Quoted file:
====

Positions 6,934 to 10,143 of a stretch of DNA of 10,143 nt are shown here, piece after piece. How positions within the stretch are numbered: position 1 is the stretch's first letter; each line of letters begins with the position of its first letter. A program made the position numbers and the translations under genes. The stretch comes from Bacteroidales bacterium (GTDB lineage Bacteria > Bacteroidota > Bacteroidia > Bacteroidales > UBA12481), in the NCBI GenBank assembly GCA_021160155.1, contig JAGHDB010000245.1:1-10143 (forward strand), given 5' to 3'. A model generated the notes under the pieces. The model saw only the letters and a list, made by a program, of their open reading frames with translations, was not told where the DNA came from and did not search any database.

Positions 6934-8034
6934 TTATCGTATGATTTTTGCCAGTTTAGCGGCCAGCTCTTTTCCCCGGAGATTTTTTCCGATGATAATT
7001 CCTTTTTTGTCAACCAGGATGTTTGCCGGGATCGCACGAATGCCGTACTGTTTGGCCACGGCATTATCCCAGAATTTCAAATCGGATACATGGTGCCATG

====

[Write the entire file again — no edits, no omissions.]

Positions 6,934 to 10,143 of a stretch of DNA of 10,143 nt are shown here, piece after piece. How positions within the stretch are numbered: position 1 is the stretch's first letter; each line of letters begins with the position of its first letter. A program made the position numbers and the translations under genes. The stretch comes from Bacteroidales bacterium (GTDB lineage Bacteria > Bacteroidota > Bacteroidia > Bacteroidales > UBA12481), in the NCBI GenBank assembly GCA_021160155.1, contig JAGHDB010000245.1:1-10143 (forward strand), given 5' to 3'. A model generated the notes under the pieces. The model saw only the letters and a list, made by a program, of their open reading frames with translations, was not told where the DNA came from and did not search any database.

Positions 6934-8034
6934 TTATCGTATGATTTTTGCCAGTTTAGCGGCCAGCTCTTTTCCCCGGAGATTTTTTCCGATGATAATT
7001 CCTTTTTTGTCAACCAGGATGTTTGCCGGGATCGCACGAATGCCGTACTGTTTGGCCACGGCATTATCCCAGAATTTCAAATCGGATACATGGTGCCATG